Netherlands 1809 silver ducat Dav-230

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Sincona sale 50, lot 1139
This specimen was lot 1139 in Sincona sale 50 (Zurich, October 2018), where it sold for 16,000 CHF (about US$19,299 including buyer's fees). The catalog description[1] noted,
"Königreich Holland. Lodewijk Napoleon, 1806-1810. Reichstaler 1809, Utrecht. Von grösster Seltenheit. Hübsche Patina. Gutes vorzüglich. Exemplar der Auktion Schulman 328, Amsterdam 2.11.2007, Nr. 141. (kingdom of Holland, Louis Napoleon, 1806-10, thaler of 1809, Utrecht mint. Of the highest rarity, Attractive patina, Good extremely fine.)"
This type was struck 1809 only to the standard of the old silver ducat. The portrait is of Louis Napoleon, Napoleon's brother, installed on the throne in hopes that his regime would enforce Napoleon's trade restrictions. Louis quickly came to adopt the Dutch attitude towards smuggling and he was evicted in 1810 and the country annexed to France. A variety of coins were issued during his rule, ten and fifty stuivers, rijksdaalders (shown here), florins, guldens and ducats. When the kingdom of the Netherlands was reconstituted in 1815 under the prince of Orange, the coinage was reformed with the gulden as the base unit.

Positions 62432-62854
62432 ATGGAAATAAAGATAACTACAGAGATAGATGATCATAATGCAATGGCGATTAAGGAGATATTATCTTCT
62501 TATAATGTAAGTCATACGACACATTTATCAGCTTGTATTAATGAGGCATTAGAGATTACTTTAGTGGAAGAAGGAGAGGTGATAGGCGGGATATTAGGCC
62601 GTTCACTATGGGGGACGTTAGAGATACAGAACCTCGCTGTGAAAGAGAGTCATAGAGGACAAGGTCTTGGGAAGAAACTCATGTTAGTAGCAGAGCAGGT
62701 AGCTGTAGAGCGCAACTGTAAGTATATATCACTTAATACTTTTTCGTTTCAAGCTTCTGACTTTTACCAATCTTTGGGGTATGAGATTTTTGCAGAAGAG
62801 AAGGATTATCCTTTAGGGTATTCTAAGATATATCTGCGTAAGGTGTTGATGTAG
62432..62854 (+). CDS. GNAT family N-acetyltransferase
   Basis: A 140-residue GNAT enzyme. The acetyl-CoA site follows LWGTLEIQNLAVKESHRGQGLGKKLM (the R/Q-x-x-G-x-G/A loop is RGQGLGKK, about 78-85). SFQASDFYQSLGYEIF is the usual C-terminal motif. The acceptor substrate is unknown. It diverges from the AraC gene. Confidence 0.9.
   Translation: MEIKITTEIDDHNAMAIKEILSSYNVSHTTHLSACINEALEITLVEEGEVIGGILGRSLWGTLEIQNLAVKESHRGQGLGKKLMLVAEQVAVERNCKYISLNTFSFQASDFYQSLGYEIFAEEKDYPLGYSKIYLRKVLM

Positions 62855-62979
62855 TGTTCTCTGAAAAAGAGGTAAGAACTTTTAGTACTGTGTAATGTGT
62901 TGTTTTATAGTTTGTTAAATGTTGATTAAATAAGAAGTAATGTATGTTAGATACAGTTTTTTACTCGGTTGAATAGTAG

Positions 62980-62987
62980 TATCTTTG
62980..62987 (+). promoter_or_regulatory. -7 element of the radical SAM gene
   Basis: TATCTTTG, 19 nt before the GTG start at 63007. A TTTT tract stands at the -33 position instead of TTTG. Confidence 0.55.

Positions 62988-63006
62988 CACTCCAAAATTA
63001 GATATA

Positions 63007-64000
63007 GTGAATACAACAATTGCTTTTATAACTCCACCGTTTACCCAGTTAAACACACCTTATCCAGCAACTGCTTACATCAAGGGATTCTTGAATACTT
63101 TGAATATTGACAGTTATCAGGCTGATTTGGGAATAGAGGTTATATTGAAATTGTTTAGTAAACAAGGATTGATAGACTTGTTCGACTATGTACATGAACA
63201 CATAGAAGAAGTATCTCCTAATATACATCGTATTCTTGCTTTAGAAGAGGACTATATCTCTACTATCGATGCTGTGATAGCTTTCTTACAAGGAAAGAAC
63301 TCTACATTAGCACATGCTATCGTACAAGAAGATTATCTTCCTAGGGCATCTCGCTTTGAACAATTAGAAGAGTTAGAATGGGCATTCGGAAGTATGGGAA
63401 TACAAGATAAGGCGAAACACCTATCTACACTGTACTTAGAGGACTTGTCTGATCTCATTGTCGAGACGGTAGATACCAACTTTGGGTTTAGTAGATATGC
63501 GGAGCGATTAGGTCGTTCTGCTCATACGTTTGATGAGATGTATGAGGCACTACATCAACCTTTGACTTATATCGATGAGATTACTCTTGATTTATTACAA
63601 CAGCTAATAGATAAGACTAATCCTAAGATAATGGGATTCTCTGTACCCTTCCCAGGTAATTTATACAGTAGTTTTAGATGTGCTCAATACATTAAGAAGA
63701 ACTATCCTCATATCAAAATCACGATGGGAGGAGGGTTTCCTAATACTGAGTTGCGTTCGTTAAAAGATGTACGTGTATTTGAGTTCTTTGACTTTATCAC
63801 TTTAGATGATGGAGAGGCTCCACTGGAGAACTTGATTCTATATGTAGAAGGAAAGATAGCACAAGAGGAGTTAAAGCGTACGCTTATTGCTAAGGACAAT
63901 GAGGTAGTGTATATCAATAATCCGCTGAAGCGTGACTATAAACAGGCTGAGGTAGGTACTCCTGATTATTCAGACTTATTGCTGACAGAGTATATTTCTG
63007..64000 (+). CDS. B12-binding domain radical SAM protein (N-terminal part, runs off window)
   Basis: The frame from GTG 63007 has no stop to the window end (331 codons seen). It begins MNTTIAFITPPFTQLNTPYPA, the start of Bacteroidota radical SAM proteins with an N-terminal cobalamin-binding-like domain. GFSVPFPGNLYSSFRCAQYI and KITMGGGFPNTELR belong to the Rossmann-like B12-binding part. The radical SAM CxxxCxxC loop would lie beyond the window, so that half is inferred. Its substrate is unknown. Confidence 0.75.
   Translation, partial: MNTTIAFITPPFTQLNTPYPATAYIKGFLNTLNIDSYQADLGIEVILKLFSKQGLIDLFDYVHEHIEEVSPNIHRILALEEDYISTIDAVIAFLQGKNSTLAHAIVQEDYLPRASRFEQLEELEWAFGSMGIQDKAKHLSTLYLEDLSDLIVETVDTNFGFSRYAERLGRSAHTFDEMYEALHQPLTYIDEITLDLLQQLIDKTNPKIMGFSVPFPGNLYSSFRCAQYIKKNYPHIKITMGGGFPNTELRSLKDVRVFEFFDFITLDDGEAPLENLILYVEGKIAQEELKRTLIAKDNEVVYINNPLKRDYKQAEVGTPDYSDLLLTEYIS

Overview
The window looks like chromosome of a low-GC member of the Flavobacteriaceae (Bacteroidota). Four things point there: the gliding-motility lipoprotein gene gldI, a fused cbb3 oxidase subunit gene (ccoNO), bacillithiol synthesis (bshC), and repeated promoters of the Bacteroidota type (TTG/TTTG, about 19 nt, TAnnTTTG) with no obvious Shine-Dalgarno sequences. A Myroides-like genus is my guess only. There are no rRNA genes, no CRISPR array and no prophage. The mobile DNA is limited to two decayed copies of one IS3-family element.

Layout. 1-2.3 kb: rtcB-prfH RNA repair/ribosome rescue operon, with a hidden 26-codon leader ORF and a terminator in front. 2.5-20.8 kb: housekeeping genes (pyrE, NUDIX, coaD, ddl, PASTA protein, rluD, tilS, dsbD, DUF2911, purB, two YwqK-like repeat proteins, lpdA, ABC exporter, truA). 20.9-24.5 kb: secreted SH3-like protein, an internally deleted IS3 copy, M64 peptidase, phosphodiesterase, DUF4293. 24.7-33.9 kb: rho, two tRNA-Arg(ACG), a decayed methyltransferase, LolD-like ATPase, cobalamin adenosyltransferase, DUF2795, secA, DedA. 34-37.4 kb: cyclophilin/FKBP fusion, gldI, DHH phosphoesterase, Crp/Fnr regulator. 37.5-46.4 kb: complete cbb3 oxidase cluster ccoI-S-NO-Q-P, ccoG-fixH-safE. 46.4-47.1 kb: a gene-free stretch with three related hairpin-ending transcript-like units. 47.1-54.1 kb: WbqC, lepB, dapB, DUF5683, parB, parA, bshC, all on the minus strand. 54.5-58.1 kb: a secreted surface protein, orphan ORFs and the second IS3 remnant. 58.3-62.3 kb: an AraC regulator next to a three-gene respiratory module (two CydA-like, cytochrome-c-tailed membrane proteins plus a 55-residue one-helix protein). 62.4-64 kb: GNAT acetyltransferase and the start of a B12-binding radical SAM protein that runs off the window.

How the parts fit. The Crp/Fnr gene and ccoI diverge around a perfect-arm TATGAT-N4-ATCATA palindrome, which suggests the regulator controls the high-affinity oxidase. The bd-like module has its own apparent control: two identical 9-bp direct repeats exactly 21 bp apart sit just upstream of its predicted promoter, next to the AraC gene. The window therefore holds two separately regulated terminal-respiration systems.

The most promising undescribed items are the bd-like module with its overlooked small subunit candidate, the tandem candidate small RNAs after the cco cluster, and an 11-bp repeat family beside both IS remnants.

Recorded mintage: unknown.

Specification: 28.07 g, .868 fine silver, this specimen 28.18 g.

Catalog reference: KM 37, Schulman 134, Dav-230.


  • Cuhaj, George S., and Thomas Michael, Standard Catalog of World Coins, 1801-1900, 7th ed., Iola, WI: Krause Publications, 2012.
  • Peters, T., J. Scheper and J. Mevius, Muntalmanak 2014, 31e editie, Amsterdam: Nederlandse vereniging van munthandelaren, 2013.
  • [1]Richter, Jurg, Sincona Auction 51: Gold and Silver Coins and Medals; Coins and Medals from Switzerland, Zurich: SINCONA AG, 2018.

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